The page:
Close-to-home green space counters urban heat as well. As we head into the summer months knowing that excessive heat is the leading weather-related killer, especially in urban areas, it’s easy to see why cities should lean into the 10-minute walk concept as a matter of public safety. An analysis by Trust for Public Land of 14,000 cities and towns showed that nationwide, areas within a 10-minute walk of a park were as much as six degrees cooler than those beyond that range.

“Parks are a refuge during the summer heat,” Shulaker says. “When park agencies add in features like pools, splash pads and misters, residents benefit from even more cooling.” In the recent ParkScore ranking, Pittsburgh received high marks for its amenities, like playgrounds, bathrooms, basketball hoops, dog parks, and splash pads. In fact, the city had a perfect score for access to splash pads. “Being able to seek cooling shade out your front door or to know that your city is making investments to prevent your home from flooding—there is no replacement for that,” she adds.

Trees and vegetation cool air temperatures both by providing direct shade and also through a process known as evapotranspiration, in which trees pull moisture from the soil and release it through their leaves. According to the Environmental Protection Agency, surfaces in shade can be 20 to 45 degrees cooler than those in full sun.

The city of Pittsburgh and its tree-planting partners recently pledged to plant 100,000 new trees by 2032, with the stated goal of conferring “the many social, economic, environmental, and human health benefits of trees” on current and future residents. The campaign will add trees to both streets and parks. Error! Hyperlink reference not valid.

Kiernan says the various initiatives—from the 10-Minute Walk commitment and new parks to daylighting streams and tree plantings—should make Pittsburgh’s neighborhoods more resilient in the face of climate change. She notes with pride that in the past year alone, the city has acquired 900 acres of new parkland, including 300 acres added to a network of greenways. “Those properties, many along steep slopes, had been dump sites, vacant lots, and places the city had neglected for 40 years,” Kiernan says.

There are resources to begin the process of turning the derelict sites into alluring parks. In 2019, Pittsburgh voters approved a city ballot measure that authorized a new tax to fund parks. This year, the tax will generate $10.8 million for park staffing and maintenance. Kiernan said the money would help pay for “signage, trails, parking, cleanups—all sorts of things” across the expanding park system.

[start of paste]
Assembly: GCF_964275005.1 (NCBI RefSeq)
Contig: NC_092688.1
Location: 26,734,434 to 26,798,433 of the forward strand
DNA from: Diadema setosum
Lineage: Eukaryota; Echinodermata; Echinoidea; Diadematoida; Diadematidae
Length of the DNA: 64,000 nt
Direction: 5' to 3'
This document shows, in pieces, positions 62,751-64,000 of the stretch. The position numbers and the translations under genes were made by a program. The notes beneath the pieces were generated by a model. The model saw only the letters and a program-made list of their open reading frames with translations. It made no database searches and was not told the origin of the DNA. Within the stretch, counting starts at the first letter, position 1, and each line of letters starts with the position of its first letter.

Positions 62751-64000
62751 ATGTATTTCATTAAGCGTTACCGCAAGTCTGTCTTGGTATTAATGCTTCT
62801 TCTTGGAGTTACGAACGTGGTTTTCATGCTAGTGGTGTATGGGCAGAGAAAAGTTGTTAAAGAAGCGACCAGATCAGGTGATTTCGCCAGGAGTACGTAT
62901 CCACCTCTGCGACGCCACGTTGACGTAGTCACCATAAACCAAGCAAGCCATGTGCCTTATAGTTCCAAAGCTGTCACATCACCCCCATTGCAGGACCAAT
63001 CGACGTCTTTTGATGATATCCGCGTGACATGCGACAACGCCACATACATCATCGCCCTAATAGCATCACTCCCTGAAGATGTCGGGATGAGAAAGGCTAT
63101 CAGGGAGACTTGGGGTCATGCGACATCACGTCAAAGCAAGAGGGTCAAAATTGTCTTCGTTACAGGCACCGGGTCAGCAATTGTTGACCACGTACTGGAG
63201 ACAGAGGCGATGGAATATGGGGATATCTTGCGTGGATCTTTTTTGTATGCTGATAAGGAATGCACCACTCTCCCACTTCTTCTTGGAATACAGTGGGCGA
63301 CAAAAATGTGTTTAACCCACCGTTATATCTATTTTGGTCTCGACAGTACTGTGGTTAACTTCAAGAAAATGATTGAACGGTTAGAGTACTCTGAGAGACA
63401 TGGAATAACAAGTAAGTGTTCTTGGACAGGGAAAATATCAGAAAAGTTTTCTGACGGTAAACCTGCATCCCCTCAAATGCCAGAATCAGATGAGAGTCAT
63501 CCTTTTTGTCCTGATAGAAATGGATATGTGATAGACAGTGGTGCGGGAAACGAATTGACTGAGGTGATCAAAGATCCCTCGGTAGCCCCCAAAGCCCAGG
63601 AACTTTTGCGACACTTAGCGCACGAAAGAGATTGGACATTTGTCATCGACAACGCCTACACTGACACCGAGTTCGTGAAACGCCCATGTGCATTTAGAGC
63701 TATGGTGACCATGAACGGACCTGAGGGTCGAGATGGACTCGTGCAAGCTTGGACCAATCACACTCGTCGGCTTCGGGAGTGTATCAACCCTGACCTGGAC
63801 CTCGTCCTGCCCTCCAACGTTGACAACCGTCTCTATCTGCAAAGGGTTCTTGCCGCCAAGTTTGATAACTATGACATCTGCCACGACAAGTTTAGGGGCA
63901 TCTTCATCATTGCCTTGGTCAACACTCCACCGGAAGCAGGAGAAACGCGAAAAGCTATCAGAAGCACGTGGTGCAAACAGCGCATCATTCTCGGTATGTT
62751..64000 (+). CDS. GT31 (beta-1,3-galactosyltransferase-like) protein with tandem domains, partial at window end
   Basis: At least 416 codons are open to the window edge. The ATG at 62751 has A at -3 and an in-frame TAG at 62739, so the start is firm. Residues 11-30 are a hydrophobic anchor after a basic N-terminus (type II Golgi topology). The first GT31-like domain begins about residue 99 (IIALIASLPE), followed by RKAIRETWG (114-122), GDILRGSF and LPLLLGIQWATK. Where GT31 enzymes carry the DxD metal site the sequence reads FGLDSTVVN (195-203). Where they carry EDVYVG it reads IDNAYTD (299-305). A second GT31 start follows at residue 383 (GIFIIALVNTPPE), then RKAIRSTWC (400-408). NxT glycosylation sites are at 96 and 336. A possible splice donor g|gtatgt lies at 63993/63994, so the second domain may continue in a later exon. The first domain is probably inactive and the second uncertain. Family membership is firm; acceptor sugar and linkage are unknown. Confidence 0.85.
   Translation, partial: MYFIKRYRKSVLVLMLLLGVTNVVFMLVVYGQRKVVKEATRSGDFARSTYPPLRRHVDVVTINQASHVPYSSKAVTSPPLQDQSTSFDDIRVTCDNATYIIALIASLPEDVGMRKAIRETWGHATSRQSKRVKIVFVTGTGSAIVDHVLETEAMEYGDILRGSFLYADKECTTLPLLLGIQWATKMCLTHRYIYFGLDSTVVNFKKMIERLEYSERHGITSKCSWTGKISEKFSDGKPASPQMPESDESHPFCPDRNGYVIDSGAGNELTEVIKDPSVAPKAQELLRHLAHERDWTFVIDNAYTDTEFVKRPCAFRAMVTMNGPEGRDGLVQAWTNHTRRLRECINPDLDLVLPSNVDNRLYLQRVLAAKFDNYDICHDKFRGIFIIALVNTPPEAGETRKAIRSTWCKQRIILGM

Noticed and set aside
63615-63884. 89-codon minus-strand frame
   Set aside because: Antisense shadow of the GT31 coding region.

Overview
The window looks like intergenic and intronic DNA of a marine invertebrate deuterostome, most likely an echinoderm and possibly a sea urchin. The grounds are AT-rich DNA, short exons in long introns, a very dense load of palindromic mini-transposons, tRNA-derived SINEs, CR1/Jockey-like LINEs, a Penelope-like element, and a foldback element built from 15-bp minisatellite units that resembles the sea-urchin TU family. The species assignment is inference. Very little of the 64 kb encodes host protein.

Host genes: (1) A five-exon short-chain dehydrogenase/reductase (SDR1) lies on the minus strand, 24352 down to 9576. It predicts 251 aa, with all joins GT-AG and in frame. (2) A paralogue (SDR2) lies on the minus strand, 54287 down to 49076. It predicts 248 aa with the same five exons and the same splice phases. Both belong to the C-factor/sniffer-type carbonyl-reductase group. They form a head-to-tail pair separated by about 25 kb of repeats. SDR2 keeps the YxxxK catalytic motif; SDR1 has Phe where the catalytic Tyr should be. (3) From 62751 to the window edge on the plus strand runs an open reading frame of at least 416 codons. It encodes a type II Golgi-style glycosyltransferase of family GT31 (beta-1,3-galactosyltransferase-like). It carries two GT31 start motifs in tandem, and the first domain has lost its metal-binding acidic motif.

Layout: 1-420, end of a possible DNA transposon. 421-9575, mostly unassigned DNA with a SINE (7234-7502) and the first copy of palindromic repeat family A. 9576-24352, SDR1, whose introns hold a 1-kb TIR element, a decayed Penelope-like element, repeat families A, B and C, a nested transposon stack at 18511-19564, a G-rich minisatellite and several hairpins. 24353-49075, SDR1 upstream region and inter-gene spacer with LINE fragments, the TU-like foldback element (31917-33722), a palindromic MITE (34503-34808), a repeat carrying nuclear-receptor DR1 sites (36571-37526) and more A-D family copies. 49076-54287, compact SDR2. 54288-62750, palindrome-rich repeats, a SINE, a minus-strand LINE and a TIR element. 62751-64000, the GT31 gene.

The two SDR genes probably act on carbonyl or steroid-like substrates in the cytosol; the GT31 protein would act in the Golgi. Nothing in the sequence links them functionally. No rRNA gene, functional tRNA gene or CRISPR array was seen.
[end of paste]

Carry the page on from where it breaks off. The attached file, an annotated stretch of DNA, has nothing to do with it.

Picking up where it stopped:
In 2020, Trust for Public Land provided the city of Pittsburgh and community partners a $50,000 grant to launch a pilot program for ecological restoration and access on a 183-acre site known as Hazelwood Greenway. With support from TPL, the partners removed garbage (think abandoned refrigerators) and tackled invasive species like knotweed with the help of goats. They also built trails, managed stormwater, mitigated landslides, planted 180 trees, and offered workforce development opportunities.

Community groups were enlisted to steward the property as well through volunteer days and “get to know your greenway” events. The successful pilot has since been expanded into a two-year program with help from the National Recreation and Park Association.

Nationwide, there is now a batch of funding available to cities to deal with the effects of climate change. The federal Coronavirus State and Local Fiscal Recovery Funds delivered $350 billion to state, local, and tribal governments “to stimulate a strong, resilient, and equitable recovery” through the American Rescue Plan (ARPA). In addition, the U.S. Congress and Biden administration last fall delivered a $1.2 trillion infrastructure package, the largest in decades, with billions of dollars and several new programs for infrastructure to make cities more resilient. For Shulaker, increasing 10-Minute Walk access not only protects against climate change, but cultivates tomorrow’s environmental stewards. “So many of the cities we work with are using that green space out the front door as a learning lab—a place for the invaluable, early exposure to nature,” she says. “That’s important for building an environmental ethic in future generations.”

And there are actions we can all take to help ensure our communities benefit from parks now and long into the future—from our leaders prioritizing and restoring funding to park systems, to residents engaging with their parks and city leaders and local parks organizations.

Visit to find out if your city has signed the commitment and what you can do to advise park investments and stewardship in your community.

Lisa W. Foderaro is a senior writer and researcher for Trust for Public Land. Previously, she was a reporter for the New York Times, where she covered parks and the environment.